Oct 11, 2022 - Science

NASA's DART mission successfully deflected an asteroid

A blue streak that shows debris blasted off of an asteroid

Debris blasted off of the asteroid Dimorphos as seen by the Hubble Space Telescope. Photo: NASA/ESA/STScI/Hubble

A NASA mission to change the orbit of an asteroid in deep space successfully deflected its asteroid target, the space agency confirmed today.

Why it matters: The Double Asteroid Redirection Test (DART) was designed to test the technology needed to throw a dangerous asteroid off-course with Earth if one is ever found.

Catch up quick: DART slammed into the small asteroid moonlet Dimorphos on Sept. 26 in a bid to change its path around the larger asteroid Didymos.

  • NASA announced Tuesday that observations from ground and space-based telescopes found DART's impact changed the orbit of Dimorphos around Didymos, shortening it by about 32 minutes and effectively taking it off its normal course.
  • The test would have been considered a success if it had just changed the orbit of Dimorphos by 73 seconds.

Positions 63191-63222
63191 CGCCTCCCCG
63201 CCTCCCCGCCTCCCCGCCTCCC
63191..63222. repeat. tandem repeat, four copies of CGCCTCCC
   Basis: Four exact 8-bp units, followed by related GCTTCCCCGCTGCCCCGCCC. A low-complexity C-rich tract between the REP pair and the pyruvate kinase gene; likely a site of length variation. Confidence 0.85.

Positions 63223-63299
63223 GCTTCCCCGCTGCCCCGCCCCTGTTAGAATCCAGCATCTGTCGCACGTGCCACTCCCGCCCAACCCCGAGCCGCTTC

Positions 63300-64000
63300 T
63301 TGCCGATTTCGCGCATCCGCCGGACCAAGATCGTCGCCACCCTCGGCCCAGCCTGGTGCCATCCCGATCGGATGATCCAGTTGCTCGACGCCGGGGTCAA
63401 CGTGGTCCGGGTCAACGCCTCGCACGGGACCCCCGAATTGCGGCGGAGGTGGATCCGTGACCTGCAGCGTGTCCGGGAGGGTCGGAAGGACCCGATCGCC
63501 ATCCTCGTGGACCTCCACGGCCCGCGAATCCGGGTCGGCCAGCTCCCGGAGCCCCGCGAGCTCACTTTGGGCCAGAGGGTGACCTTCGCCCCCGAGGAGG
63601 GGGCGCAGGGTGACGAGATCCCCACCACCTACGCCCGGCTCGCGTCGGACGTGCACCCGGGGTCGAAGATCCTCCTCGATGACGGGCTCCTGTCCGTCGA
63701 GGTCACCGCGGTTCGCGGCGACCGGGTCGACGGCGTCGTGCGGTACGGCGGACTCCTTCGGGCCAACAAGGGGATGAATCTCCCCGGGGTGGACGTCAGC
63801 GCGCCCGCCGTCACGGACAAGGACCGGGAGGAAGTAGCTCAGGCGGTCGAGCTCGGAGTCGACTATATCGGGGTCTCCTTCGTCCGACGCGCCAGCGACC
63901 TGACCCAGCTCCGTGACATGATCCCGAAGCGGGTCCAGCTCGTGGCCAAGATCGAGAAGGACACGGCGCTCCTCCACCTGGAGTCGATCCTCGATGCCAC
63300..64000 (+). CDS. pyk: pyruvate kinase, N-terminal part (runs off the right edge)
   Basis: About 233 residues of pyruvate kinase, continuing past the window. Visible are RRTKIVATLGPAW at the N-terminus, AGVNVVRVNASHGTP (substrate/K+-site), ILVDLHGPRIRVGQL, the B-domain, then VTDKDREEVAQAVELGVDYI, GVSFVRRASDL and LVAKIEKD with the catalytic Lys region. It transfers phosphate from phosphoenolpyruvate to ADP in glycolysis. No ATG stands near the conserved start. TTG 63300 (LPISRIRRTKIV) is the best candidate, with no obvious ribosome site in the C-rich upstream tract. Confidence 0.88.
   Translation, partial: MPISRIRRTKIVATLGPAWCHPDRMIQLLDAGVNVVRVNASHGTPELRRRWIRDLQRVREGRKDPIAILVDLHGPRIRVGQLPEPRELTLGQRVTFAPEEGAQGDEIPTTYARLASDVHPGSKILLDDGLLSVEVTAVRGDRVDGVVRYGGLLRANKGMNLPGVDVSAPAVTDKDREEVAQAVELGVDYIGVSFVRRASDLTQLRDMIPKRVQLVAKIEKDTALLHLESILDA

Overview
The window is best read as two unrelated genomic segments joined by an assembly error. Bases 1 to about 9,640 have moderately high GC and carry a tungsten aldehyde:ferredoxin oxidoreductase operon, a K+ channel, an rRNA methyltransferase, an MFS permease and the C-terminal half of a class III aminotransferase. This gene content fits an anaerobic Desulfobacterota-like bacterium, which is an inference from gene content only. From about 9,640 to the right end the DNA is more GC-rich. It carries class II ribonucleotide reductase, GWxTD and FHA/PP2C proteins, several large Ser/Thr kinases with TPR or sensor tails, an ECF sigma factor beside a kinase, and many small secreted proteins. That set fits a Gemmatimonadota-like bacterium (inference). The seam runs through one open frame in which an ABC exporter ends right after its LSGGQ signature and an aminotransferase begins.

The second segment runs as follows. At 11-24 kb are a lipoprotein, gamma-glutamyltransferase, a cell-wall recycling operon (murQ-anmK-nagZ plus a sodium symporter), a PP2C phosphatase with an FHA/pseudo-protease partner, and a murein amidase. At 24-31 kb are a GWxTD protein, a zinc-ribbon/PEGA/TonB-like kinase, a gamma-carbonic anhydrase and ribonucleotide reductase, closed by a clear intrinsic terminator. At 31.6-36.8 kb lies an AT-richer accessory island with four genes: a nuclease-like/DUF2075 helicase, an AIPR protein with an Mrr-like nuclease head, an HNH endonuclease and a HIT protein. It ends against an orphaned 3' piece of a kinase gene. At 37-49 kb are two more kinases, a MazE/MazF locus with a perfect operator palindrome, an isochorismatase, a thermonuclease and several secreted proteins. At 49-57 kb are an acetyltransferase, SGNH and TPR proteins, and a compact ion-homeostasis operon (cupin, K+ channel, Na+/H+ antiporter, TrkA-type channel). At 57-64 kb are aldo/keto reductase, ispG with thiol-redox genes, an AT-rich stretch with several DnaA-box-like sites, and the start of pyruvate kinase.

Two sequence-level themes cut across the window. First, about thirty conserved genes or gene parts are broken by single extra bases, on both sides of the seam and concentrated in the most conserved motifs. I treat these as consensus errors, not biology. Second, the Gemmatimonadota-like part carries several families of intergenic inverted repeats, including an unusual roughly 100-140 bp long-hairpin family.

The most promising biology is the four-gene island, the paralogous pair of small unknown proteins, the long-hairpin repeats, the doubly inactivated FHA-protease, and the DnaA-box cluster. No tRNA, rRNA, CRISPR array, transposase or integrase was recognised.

• It took a couple weeks for scientists to gather enough data to figure out just how much the moonlet's orbit had changed.

The big picture: NASA and other space agencies around the world are focused on finding and tracking potentially dangerous asteroids that could impact Earth sometime in the future.

  • "This is a planet wide issue," Lori Glaze, the director of planetary science at NASA, said during a press conference today. "If there were an asteroid that were a threat to Earth, we should all be concerned and we all need to be working together."
  • Scientists are now working to develop the Near Earth Object Surveyor telescope, a space-based observatory that will be able to detect difficult-to-find, possibly dangerous space rocks.
  • That mission, however, has been delayed until 2028 due to a major budget cut to the NASA mission.

Go deeper: The asteroid threat gets real

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